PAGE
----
Re: issues explaining performance issues to clients

The table is only 2GB?
Cache the table in RAM - no more PIOs.
Also drop the indexes and do full tablescans every time - that will save
time on inserts and also make every query require about the same amount of
time.
If it's still too slow, get a faster CPU and/or CPU to RAM backplane (front
side bus).

On Wed, Jul 22, 2009 at 11:42 AM, Dba DBA <oracledbaquestions@xxxxxxxxx>wrote:

> How do you handle this? This is a large government project environment.
>
> Users can basically do whatever they want here. They have the ability to
> make any query they want. We have one table that is about 2 GBs that has 30
> indexes on it to support this.
>
> Well the users created yet another combination of where clauses that we do
> not currently have an index to support(this happens alot). It does 200,000
> LIOs and 200,000 PIOs. In our test environment where there is little
> activity this returns in 6 seconds. Through a 10046 trace my physical waits
> are negligible (the data is probably cached in the SAN, since the LIOs and
> PIOs are the same) and the waits on db_file_scattered_reads total to less
> than 1 second.
>
> In production. The exact same query, same plan and basically the same LIOs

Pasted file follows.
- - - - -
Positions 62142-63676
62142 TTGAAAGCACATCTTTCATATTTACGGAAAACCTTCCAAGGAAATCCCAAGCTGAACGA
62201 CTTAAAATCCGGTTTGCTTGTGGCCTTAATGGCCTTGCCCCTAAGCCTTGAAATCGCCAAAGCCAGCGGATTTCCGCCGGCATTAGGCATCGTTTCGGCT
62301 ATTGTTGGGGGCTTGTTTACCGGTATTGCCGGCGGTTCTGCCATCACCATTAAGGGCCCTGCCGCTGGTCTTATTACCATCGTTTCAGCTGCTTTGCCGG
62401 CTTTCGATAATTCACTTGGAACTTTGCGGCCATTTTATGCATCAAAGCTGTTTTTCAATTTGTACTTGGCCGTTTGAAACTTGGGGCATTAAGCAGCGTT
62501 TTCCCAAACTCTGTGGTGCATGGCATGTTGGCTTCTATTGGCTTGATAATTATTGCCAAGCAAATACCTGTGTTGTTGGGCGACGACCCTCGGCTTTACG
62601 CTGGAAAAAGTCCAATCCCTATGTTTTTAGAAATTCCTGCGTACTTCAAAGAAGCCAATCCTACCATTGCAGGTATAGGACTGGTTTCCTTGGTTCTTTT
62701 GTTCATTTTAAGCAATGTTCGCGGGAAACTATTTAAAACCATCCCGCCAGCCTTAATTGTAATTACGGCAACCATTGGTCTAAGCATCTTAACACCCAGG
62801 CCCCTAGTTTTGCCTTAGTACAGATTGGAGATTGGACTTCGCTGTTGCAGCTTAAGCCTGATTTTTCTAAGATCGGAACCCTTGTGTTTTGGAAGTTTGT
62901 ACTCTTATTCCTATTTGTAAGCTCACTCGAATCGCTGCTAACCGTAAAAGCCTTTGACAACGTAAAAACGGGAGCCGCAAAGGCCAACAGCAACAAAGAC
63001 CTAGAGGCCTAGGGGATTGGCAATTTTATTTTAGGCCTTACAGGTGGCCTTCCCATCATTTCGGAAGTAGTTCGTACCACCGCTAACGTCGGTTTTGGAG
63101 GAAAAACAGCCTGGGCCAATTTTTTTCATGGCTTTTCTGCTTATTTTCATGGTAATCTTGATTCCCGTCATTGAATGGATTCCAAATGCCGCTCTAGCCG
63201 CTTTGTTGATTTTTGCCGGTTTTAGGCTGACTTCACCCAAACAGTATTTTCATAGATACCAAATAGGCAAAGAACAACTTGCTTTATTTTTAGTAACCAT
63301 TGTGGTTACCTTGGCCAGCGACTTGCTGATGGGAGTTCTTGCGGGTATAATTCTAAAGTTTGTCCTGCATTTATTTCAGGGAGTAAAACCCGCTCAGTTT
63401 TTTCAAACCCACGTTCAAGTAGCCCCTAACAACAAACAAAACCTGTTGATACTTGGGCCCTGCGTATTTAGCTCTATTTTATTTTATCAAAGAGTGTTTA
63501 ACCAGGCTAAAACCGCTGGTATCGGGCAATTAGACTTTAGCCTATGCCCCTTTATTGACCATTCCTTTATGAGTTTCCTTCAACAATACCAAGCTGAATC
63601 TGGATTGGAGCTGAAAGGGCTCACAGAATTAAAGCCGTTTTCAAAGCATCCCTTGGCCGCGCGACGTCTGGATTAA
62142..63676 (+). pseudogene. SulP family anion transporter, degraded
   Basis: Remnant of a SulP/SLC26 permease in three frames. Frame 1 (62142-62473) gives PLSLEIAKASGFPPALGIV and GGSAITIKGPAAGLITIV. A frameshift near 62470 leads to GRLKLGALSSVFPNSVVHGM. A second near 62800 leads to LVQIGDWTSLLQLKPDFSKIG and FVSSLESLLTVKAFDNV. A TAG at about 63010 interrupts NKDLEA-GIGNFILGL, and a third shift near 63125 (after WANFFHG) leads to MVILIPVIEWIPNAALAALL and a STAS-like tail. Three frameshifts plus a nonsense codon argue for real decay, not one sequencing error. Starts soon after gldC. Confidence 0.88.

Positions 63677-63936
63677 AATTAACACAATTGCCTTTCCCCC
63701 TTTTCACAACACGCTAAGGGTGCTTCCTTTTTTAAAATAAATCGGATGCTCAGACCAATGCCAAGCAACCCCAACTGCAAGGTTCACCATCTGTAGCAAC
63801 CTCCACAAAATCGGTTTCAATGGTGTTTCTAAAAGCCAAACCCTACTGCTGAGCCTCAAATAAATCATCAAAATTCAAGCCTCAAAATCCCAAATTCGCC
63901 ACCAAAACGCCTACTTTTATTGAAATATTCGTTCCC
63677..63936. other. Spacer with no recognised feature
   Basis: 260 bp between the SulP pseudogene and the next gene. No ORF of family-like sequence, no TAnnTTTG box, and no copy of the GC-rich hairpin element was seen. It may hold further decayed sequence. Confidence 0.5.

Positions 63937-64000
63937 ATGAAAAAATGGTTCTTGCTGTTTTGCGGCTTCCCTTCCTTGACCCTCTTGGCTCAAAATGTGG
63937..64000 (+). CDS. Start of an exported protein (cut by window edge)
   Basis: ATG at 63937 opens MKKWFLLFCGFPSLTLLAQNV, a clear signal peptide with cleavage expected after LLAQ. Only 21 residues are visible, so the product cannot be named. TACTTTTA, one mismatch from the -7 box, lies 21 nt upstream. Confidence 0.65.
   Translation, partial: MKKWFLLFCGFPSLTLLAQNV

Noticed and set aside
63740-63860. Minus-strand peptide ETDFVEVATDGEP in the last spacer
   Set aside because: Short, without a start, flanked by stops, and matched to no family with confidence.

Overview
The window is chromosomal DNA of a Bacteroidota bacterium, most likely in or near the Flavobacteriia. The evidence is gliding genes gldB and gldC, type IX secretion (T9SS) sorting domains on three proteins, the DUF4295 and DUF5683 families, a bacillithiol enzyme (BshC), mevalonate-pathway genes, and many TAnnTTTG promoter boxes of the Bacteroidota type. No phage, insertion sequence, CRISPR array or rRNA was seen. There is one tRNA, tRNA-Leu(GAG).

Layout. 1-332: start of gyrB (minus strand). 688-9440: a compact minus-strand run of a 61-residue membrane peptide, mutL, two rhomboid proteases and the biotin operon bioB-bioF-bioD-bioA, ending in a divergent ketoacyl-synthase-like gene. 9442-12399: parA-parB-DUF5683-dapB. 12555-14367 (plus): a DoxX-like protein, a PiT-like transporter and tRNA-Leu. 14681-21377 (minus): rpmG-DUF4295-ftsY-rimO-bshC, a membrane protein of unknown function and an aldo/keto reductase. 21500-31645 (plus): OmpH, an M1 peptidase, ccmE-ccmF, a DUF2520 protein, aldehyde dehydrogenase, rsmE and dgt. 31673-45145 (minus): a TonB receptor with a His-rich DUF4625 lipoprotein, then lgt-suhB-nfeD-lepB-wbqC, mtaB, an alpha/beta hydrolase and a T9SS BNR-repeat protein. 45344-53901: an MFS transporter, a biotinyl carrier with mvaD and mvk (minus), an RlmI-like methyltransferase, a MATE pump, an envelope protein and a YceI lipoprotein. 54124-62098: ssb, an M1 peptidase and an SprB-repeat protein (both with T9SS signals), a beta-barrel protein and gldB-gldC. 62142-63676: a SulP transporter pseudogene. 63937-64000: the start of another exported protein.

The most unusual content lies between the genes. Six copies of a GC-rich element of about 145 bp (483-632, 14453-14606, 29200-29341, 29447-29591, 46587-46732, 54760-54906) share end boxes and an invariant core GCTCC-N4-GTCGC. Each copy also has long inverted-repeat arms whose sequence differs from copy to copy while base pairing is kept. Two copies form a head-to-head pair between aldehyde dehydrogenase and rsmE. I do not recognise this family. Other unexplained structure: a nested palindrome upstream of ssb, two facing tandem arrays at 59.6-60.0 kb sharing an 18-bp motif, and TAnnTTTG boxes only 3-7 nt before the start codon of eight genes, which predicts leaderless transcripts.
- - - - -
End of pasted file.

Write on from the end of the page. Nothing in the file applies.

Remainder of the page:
> and PIOs takes about a minute. Of that 55 seconds of it is physical reads.
> We have twice as many db_file_scattered_read waits and the wait time is
> about 55 seconds. This does not surprise me since due to alot of bad queries
> like this overall workload is higher and this leads to more waits and slower
> response time. This is fairly generic.
>
> A few questions.
> 1. Some people here see this as a "problem" that requires root cause
> analysis to fix. They want to make production "fast". From a DBA perspective
> the root cause is "fix the queries and use an existing index. Stop letting
> the users do whatever they want". Or the more expensive route, we need to
> consider another reporting system, etc... and a major architecture
> change(they won't like the second one at all).
> 2. They want me to engage other people to find the root cause. The SAN is
> run by a totally different team that works with many teams. Does anyone know
> what tools they should be using to look into this and what I should say to
> them exactly, to get more detailed metrics beyond oracle's perspective.
>
> I do not know how the underlying subsystem is set up. For all I know we
> could have other applications in the same RAID groups, etc...
>
> I have tried to work with SAN guys before. Unless you get a consultant from
> EMC or HP or something like that, I find that they just click buttons. I do
> not know if that is the case here. So how would you engage the SAN
> engineers?
>

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